Hi-Ho Lounge, 11p.m.
DJ Soul Sister’s rare groove dance party
 


The Baguette Stands Alone

Breads on Oak Resurrects Old New Orleans Baking Traditions



Upriver on Oak Street, a healthy few blocks past the heavy menus of Jacques-Imo’s, Tru Burger and Squeal BBQ, a new and very legitimate bakery opened today. 

 

NoDef talked to the owners of Breads on Oak (8640 Oak Street) and tried their damn-good goodies at their soft opening today.

 

After six months of renovation at the former home of Accardo’s Appliance Parts on the corner of Oak and Monroe Streets, Sean and Chamain O’Mahony are serving artisanal baguettes, Gruyere cheese bread, olive Provence bread with fresh-picked herbs, vegan pastries and, as expected from a man named O’Mahony, Irish soda breads.

 

The front of the bakery has a subtle, but tasteful French décor. A lot of the materials used to renovate the space were recycled, as part of Chamain’s green-conscious philosophy. The space itself feels healthy, spacious and clean. The bakery equipment occupies most of the space. There are no walls to separate customers from watching their goods being made.

 

Sean O’Mahony has been baking off and on for 20 years. He first learned how to bake in a French bakery in Utah many years ago. He picked up the basic skills, then trained under World Champion Baker Pierre Zimmermann, who, judging by O’Mahony’s baguette, taught him well.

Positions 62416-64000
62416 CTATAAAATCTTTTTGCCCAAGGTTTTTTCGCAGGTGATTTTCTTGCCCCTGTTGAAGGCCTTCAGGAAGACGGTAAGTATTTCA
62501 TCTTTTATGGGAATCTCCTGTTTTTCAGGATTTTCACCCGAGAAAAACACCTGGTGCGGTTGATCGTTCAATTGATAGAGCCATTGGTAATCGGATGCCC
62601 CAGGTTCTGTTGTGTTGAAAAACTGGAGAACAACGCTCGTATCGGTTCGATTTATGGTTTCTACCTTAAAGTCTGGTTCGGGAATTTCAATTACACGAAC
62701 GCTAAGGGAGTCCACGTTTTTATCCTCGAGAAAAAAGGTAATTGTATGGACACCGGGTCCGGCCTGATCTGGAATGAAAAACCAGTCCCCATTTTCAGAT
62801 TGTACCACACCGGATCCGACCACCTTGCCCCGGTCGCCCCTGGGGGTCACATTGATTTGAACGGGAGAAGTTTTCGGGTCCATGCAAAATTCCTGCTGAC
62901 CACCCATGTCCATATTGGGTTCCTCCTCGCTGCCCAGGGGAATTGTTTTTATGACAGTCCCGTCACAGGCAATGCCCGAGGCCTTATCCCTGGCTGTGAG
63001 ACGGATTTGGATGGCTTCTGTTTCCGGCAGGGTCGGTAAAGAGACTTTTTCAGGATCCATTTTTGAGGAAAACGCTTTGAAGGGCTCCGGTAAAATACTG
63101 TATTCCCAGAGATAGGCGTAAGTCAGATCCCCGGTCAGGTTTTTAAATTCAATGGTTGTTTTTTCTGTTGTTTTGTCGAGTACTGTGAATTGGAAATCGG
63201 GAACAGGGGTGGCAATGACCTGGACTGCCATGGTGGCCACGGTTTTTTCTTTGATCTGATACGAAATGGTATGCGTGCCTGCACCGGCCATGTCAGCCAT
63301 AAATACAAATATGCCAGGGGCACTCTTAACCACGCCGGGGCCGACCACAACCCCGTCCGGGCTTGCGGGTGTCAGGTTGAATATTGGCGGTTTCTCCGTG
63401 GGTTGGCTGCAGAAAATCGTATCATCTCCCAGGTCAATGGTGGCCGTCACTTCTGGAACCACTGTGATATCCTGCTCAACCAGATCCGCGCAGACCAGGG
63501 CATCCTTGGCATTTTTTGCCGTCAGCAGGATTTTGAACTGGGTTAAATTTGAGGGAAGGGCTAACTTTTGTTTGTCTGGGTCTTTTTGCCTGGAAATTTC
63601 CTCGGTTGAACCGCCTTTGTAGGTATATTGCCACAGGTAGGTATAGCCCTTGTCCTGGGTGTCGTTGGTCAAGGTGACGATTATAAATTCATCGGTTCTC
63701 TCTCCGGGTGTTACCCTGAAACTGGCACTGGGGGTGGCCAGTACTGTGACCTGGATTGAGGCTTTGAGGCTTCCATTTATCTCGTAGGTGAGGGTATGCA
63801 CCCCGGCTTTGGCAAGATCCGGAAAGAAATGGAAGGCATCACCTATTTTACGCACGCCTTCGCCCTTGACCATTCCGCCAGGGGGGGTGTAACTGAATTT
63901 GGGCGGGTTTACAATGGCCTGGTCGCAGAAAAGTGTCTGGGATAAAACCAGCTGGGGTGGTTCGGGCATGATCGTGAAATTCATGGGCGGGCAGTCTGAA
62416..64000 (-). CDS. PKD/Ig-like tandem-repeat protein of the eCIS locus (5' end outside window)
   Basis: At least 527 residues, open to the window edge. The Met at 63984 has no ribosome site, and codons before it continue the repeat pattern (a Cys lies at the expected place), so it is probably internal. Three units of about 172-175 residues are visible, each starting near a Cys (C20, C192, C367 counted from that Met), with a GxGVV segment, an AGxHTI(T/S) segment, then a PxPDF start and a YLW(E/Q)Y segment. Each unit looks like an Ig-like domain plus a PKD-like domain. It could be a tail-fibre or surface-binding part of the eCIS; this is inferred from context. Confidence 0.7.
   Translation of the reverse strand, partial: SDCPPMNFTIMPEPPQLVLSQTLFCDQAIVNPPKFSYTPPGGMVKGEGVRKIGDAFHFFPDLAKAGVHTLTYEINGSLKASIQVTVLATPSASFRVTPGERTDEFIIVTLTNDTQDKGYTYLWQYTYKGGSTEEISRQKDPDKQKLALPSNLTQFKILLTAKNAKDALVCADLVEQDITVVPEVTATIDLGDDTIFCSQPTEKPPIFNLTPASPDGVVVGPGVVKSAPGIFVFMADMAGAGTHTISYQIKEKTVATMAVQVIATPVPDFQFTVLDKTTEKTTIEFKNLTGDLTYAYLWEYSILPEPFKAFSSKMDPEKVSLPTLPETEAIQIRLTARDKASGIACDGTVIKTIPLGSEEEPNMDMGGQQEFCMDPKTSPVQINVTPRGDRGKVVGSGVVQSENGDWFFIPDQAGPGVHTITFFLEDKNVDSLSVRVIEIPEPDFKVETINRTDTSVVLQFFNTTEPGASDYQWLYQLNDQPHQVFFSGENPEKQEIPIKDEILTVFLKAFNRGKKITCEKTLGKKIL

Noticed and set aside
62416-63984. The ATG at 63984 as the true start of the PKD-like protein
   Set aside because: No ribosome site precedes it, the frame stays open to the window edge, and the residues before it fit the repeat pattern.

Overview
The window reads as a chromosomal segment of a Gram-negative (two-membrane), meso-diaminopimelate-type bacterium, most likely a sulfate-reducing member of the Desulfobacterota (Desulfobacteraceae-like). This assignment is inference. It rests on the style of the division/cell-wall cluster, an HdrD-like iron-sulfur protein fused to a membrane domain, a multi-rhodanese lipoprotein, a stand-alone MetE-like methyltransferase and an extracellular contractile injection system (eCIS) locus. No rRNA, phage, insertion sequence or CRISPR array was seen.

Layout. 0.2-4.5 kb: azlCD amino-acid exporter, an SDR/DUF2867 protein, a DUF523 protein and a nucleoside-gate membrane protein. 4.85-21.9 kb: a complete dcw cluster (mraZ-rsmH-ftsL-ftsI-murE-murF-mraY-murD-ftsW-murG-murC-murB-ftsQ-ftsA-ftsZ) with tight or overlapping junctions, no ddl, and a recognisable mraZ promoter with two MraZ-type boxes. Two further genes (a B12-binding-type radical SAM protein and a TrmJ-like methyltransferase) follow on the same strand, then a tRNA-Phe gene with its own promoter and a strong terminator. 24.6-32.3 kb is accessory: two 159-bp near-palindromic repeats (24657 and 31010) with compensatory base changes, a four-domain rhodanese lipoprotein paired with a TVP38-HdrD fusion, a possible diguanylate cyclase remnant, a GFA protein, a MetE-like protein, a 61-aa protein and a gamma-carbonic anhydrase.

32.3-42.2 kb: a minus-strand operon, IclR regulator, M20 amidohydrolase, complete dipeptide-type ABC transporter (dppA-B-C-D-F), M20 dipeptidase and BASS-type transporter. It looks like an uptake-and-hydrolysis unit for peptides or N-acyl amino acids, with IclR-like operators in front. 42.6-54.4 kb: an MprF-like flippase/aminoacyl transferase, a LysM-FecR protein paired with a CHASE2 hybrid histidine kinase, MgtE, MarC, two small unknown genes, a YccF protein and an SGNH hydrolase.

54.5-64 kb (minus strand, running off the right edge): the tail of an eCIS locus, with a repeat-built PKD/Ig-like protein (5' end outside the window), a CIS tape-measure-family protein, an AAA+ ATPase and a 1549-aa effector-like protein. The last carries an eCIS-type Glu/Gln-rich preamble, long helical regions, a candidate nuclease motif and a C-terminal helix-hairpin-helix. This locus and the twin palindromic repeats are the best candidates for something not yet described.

Asked what critical moment convinced Sean and his wife to open the bakery, Sean said, “I missed the breads. I missed baking, and European bread.”

 

The couple goes to Europe once or twice a year, and believe New Orleanians shouldn’t have to hop the Atlantic for truly artisanal baked goods.

 

Sean discovered his mission as a baker in New Orleans when reading a Bakers Review from 1910, which discussed a bakery on Bourbon Street known as “The Old Slave Bakery.”

 

In the article, Sean learned that New Orleans had the most bakers per capita in America. These bakers practiced the Old World French techniques and 12-hour long fermentation process. Through Breads on Oak, Sean O’Mahony plans to carry on the tradition.

 

“New Orleans was the place to go for the best bread in America. I want to bring that back,” Sean said smiling from behind the counter.

 

Nowadays, bread in this town is relied upon as the important bookend of a drenched po-boy, but rarely does it stand alone. Breads on Oak hopes to offer a baked good that doesn't need a deep fried pairing.

 

Sean said the centerpiece of his breads is the crust and, specifically, “the large crumb.”